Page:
Democratic presidential candidate James Buchanan is depicted as a poor bachelor in his squalid quarters. Though indeed a confirmed bachelor, Buchanan in reality was hardly needy. After serving as American minister to Great Britain, he was nominated on June 2 at his party's Cincinnati convention.
Here he sits in a small, dimly lit chamber, on a rickety chair near a small cot. A cracked mirror hangs on the wall in the background, and his foot rests upon a stool with a spool and scissors. A needle and thread in his hand, Buchanan examines a ragged coat on which he has evidently just sewn a patch marked "Cuba." This is probably a reference to his authorship of the Ostend Manifesto of 1854, which proposed that the United States annex or seize Cuba. (On this see also "The "Ostend Doctrine,"" no. 1854-6.)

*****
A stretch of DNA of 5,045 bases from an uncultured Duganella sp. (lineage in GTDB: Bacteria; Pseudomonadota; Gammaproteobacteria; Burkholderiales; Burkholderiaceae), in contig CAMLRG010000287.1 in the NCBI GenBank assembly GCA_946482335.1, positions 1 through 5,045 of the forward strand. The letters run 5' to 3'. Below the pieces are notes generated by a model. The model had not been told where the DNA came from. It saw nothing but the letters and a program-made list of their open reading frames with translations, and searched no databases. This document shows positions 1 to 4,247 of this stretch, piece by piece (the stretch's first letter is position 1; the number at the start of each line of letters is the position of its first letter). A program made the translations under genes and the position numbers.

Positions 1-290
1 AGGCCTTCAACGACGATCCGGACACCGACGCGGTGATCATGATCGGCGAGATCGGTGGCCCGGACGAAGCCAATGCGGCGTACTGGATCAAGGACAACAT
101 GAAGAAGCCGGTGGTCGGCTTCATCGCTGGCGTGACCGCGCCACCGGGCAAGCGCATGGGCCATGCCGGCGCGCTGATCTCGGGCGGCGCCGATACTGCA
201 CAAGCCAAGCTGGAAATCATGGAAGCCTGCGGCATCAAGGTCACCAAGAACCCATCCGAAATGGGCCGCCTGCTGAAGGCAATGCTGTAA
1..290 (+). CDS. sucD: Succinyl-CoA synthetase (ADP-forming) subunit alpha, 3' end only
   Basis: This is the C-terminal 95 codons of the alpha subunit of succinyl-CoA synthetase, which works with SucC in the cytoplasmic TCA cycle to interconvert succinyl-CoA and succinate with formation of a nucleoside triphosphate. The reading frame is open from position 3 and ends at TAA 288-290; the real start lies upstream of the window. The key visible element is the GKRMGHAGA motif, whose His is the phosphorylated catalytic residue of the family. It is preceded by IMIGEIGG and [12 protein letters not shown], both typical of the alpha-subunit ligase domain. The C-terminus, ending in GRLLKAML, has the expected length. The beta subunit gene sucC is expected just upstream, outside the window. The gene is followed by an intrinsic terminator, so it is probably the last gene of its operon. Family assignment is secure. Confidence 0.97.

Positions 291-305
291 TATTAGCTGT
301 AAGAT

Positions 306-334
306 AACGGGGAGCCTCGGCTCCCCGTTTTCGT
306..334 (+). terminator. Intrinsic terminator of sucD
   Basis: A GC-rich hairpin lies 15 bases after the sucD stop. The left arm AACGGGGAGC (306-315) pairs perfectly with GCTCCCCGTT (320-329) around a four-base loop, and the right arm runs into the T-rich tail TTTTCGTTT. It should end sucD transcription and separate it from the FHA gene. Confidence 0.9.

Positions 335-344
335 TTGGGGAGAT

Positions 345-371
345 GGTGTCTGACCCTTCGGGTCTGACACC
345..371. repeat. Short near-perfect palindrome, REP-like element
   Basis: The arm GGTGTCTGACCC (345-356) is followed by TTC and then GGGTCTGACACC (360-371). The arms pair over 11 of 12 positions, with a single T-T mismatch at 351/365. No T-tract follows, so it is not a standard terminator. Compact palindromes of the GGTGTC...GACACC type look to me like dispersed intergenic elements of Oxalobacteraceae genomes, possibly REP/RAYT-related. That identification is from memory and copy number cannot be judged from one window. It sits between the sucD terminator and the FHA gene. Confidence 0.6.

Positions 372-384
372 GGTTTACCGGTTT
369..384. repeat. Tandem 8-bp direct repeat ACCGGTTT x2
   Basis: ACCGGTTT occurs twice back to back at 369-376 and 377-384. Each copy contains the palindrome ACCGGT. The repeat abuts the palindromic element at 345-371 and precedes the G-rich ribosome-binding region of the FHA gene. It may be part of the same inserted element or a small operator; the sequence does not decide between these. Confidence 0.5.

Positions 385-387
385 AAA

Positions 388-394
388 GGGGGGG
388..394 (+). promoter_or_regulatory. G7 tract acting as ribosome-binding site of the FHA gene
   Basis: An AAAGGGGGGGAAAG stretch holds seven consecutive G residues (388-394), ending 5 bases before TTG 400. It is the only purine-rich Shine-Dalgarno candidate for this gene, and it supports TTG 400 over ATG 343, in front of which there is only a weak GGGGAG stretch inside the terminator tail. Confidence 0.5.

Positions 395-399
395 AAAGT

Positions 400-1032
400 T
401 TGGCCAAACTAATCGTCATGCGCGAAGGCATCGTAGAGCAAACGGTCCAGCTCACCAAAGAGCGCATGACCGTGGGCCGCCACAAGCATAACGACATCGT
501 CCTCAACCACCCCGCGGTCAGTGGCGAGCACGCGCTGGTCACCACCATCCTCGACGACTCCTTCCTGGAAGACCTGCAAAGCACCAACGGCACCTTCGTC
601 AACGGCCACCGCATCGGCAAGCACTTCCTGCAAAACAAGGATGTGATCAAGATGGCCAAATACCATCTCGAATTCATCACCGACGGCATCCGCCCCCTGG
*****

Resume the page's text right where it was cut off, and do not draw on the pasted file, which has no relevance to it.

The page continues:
Buchanan says, "My Old coat was a very fashionable Federal coat when it was new, but by patching and turning I have made it quite a Democratic Garment. That Cuba patch to be sure is rather unsightly but it suits Southern fashions at this season, and then. (If I am elected,) let me see, $25,000 pr. annum, and no rent to pay, and no Women and Babies about, I guess I can afford a new outfit."
Buchanan's words here suggest that the desire to extend American slave territory motivated his Ostend designs on Cuba. His mention of converting a "Federal coat" to a Democratic one refers to his 1828 conversion from Federal party man to Jacksonian Democrat.